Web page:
The Ultimate Book Geek Challenge, Part Three
Category 10, Vintage mystery: The Bookman's Promise by John Dunning 🎧
I admit that this isn't really vintage mystery, but I'm justifying it because 1) there were too many mystery-type categories in this challenge (next year's categories are an improvement), 2) the protagonist/detective guy was kind of old himself ("vintage," you could say), and 3) there is a lengthy flashback to 1860 or thereabouts because the mystery involves a lost or unknown manuscript by explorer Richard Burton. I liked that the detective is a retired detective who is now a bookseller. I didn't like as much that he is yet another older man who has romantic flings with younger women. But that's everywhere, I guess.
Category 11, Historical: Our Town by Thornton Wilder
I'm sure I read this long ago, but I didn't remember much of it. It's a lovely and sweet play, though pretty heartrending at the end. The passing of time isn't my favorite thing to think about these days, though. Life is going by pretty quick and it just seems to go by faster as I get older.
Category 12, Out of my comfort zone: Rapunzel auf Deutsch (Rapunzel in German) 🎧
This is not terribly far out of my comfort zone, but it's certainly not something that I choose to read or listen to very often. Listening to something in German was more fun than I was expecting it to be. I think I said that in the last post.
Category 13, Something on my shelf I haven't read: The Hostile Hospital by Lemony Snicket 🎧
I listened to this, narrated by Tim Curry, who does the best Mr. Poe, with all of his coughing. It took me years to appreciate the humor of A Series of Unfortunate Events. Or actually, it just took me a long time to appreciate that kind of humor with kids as the audience. But the series has grown on me quite a bit and my kids love it.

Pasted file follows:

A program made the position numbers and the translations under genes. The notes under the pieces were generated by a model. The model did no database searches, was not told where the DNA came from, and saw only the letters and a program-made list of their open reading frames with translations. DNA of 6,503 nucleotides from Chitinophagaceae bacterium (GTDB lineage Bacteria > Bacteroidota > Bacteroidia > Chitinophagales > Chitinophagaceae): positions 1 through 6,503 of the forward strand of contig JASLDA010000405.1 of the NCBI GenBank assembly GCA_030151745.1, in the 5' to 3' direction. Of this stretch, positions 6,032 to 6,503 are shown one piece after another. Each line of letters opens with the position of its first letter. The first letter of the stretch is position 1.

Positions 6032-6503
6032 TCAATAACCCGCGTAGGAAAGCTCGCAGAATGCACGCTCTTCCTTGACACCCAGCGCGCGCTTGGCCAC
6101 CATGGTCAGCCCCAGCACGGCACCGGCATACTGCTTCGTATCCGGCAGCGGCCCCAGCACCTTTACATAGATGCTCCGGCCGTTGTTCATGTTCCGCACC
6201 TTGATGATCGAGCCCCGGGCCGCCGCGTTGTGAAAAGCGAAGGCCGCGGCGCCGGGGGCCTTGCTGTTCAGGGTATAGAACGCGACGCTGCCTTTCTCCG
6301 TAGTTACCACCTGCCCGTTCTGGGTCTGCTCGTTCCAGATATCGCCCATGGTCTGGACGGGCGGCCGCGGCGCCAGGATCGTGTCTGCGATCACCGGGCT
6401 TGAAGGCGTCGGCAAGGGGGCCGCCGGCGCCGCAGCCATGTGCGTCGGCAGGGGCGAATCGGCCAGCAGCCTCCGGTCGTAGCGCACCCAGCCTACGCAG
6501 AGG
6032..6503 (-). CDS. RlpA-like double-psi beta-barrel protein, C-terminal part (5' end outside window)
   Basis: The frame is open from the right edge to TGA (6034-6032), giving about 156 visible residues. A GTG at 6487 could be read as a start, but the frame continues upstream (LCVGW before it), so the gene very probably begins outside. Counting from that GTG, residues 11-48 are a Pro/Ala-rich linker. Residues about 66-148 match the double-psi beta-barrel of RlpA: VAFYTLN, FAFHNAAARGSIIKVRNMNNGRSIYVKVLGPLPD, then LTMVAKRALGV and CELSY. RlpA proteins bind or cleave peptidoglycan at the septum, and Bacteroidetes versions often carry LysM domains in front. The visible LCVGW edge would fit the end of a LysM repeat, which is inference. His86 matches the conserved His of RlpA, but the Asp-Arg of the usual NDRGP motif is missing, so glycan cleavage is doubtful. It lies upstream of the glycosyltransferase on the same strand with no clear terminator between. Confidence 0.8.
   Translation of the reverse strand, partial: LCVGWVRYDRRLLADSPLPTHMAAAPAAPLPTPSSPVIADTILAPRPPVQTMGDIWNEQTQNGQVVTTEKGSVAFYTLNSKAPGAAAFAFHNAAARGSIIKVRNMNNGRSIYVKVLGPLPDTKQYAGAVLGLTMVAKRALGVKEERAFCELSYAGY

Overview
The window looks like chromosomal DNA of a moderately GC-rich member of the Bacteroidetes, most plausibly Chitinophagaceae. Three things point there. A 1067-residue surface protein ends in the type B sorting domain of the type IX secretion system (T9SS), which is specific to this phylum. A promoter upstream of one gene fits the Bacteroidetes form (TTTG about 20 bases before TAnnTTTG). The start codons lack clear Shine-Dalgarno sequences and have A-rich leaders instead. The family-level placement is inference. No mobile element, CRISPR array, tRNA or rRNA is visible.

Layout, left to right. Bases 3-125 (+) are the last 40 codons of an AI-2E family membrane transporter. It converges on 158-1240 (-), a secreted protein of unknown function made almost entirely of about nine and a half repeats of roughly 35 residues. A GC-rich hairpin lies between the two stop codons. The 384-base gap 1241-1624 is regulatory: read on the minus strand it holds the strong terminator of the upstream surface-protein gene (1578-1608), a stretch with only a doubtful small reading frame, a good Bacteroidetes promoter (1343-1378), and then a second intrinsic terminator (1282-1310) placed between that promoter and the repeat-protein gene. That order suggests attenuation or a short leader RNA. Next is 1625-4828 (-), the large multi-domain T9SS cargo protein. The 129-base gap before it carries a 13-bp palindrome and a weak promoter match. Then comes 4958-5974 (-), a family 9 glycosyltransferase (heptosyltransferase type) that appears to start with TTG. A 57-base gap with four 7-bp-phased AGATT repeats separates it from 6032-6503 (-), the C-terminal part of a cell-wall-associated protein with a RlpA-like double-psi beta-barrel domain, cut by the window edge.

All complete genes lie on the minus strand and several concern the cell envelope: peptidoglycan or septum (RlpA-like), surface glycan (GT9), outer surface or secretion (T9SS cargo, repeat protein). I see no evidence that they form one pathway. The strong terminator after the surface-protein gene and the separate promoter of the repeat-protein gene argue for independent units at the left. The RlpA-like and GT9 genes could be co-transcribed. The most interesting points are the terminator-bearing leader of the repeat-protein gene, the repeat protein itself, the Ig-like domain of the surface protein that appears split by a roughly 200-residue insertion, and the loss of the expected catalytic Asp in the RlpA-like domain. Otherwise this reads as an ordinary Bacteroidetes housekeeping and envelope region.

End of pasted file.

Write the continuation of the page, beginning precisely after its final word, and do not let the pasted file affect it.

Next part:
Category 14, Non-fiction with flair: Come As You Are by Emily Nagoski
I'll put the dumb subtitle here: "The Surprising New Science that Will Transform Your Sex Life." It's sort of a sensationalist subtitle, but the book is really good. Maybe a little flippantly written at times, but just a bit, and the information is important and universally applicable and should probably be read by all women and anyone who wants to understand women. It's really more about having a healthy and productive attitude toward your own unique and normal sexuality than it is about your "sex life." I thought it was really good.
Category 15, Book to movie: Harry Potter and the Deathly Hallows by J.K. Rowling 🎧
Jim Dale reading the Harry Potter books is what made me start listening to books regularly. He is a fantastic narrator. The Harry Potter audiobooks are also what demonstrated that I drive more than I realized, because it didn't take me very long to get through all of those long books on CD. I read them years ago, and listening to them was my second time through. Book 7 is of course the saddest book.
Here's the order in which I listened to the Harry Potter books: Picked up #6 at random for a road trip and enjoyed it so much more than I thought I would. Started #7 and found it too sad and mildly distressing after a few hours, so I stopped. Then #1, #2, #3, #4, #5. Then took a longish break. Then started #7 from the beginning. Strangely, my initial reading of the books was also weird: read #1 and thought it was just okay. Saw movies 1, 2, 3, and 4 with my kids. Then while standing in line at midnight for the 7th book so that my oldest son (and only my oldest son; nobody else had read all the books yet!) could read it, realized that I should read them, too. Read #5, #6, and #7, enjoyed them immensely, then read #2, #3, and #4.
Category 16, Out-do yourself: Schneewittchen auf Deutsch (Snow White in German)
I know I kinda let myself off the hook with my "Out-do yourself" and "Out of your comfort zone" categories, but I really was worried that I wouldn't make it and thought I'd better go easy on myself at the beginning. Here's a way the German one is different from the Disney one: after the scary beautiful queen discovers that the huntsman didn't kill Snow White, she tries to kill her by lacing her too tightly into a beautiful lace collar, by combing her hair with a poisoned comb, and finally with the poisoned apple, which she tricks Snow White into biting into by only poisoning half the apple and biting into the non-poisonous side herself.